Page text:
« Twin deficits » : The American economy living more than ever on credit.


(Les Echos 15, march 2004)


The expression “twin deficits”, coined during the Reagan administration, two decades ago, is coming back full swing. The American current balance of payments deficit, between the US and the rest of the world, reached last year 542 billion dollars, a figure close to the US government budget deficit of 521 billion dollars expected in 2004.


These are record breaking figures. The first one shows that the number one economy in the world needs more than ever the savings of the rest of the world to finance its purchases abroad. The second one shows that the federal government heavily taps private savings to finance its expenses. The country as a whole, as well as its principal economic agent, both live on credit ; a situation that is likely to go on for quite a while and to weigh once again on the value of the dollar this year.


Last year strong decrease in the value of the dollar slowed down the rise of the current balance of payments deficit. But not enough to avoid breaking a new record: the financing needs of the US by the rest of the world reached 4,5% of the US GDP. Every year the country must attract a slice of world savings equivalent to the GDP of Australia.


The fund flows illustrate this phenomenon : last year 856 billion dollars entered the US, while only 277 billion dollars went out ! Foreign central banks, primarily those of Japan and of China, were the most active, with 207 billion dollars of purchases of American securities, of which 128,5 billions were Treasury bonds. In the case of Japan, these massive purchases had the effect of slowing down the fall of exchange rate between the dollar and the yen. Exchange rates tensions were mostly felt with the Euro, with a negative impact on European growth, since the ECB did not deem appropriate to follow the same strategy as Japan.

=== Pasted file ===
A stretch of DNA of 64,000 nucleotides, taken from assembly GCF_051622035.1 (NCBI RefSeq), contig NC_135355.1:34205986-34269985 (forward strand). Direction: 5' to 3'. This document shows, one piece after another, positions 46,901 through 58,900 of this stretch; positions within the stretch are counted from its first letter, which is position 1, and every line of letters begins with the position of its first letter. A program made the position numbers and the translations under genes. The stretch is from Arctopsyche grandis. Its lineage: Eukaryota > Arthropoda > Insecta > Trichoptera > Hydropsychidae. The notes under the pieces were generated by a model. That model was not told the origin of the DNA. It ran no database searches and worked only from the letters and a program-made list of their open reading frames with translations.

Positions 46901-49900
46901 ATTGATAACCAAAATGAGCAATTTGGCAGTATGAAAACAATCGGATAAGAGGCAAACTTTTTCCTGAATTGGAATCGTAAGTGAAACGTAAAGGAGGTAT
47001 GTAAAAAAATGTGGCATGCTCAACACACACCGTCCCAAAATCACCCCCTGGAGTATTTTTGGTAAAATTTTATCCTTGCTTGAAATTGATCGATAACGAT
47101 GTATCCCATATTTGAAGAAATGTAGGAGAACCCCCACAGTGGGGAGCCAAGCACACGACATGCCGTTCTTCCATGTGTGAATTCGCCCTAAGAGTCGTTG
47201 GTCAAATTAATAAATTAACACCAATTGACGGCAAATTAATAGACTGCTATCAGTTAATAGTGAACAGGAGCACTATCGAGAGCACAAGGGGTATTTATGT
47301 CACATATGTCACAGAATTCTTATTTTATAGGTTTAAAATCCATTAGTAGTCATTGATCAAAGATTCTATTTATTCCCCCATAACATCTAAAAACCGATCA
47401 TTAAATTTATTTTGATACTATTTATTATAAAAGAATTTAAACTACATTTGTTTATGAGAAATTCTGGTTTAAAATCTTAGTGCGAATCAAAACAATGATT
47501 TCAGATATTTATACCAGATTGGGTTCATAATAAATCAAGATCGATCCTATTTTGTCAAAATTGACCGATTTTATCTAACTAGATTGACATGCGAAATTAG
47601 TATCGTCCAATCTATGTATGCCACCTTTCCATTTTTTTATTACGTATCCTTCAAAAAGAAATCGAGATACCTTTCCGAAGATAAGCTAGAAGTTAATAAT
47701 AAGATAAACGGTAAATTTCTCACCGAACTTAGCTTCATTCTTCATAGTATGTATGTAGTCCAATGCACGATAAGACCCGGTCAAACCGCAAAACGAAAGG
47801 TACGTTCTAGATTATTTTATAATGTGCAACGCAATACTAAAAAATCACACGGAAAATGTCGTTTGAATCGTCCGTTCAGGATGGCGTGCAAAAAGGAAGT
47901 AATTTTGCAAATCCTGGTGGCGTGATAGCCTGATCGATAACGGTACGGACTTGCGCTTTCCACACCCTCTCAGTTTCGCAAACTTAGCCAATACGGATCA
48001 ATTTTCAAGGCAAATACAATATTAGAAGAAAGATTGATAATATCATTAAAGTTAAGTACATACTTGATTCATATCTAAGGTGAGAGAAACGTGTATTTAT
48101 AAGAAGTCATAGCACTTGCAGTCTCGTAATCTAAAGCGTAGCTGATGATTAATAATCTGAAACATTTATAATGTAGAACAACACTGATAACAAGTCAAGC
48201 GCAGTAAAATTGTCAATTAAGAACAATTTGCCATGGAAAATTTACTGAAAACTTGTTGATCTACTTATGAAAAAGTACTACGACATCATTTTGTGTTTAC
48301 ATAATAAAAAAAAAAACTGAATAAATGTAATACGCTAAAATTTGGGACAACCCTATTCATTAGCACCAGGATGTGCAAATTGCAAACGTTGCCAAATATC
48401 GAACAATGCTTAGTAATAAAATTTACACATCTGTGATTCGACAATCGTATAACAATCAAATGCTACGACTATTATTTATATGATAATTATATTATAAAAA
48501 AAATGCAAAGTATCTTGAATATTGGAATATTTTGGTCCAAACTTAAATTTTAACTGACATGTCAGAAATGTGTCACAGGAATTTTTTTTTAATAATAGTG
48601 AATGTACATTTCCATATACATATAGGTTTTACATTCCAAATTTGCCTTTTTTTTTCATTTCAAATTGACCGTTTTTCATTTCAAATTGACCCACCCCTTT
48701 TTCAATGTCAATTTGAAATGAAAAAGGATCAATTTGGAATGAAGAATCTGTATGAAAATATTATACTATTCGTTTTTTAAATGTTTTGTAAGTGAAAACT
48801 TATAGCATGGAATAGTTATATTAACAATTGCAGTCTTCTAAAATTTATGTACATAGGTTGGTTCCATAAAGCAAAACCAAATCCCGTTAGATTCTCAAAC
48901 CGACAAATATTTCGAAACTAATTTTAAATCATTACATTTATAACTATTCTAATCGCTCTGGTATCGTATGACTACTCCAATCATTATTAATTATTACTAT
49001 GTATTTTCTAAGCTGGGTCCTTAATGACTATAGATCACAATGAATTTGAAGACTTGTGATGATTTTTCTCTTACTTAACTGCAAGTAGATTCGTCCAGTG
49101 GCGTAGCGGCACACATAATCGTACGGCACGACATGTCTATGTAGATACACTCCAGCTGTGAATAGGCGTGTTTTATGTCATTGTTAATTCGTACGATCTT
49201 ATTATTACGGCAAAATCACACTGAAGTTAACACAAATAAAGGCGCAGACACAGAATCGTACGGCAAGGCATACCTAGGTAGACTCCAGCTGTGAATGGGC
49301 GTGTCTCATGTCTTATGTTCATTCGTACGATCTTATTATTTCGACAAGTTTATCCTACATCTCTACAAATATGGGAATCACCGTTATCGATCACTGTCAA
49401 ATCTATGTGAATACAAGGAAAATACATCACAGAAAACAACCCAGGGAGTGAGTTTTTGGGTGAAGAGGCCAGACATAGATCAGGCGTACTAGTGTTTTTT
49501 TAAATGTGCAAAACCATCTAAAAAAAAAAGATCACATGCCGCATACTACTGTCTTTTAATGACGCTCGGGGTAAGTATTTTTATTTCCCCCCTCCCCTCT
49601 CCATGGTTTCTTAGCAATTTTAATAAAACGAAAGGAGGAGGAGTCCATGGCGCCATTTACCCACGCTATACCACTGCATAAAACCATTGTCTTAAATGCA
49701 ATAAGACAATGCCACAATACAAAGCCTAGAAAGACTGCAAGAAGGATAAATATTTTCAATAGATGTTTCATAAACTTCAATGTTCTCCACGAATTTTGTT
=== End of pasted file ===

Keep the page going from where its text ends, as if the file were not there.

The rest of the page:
Unlike the budget deficit that should sooner or later translate into a tax rise and a rise in interest rates, the financing of the current balance of payment deficit is more a problem for the rest of the world (excessive use of its saving capacity) than for the US. “It is probable that the current major financial imbalances will be corrected without disturbing much the economy nor the financial markets”, Alan Greenspan, the head of the US federal reserve board, said recently. Most of the deficit is explained by the trade of merchandises imbalance : the commercial deficit reached last year 490 billion dollars, compared to 418 billions the year before.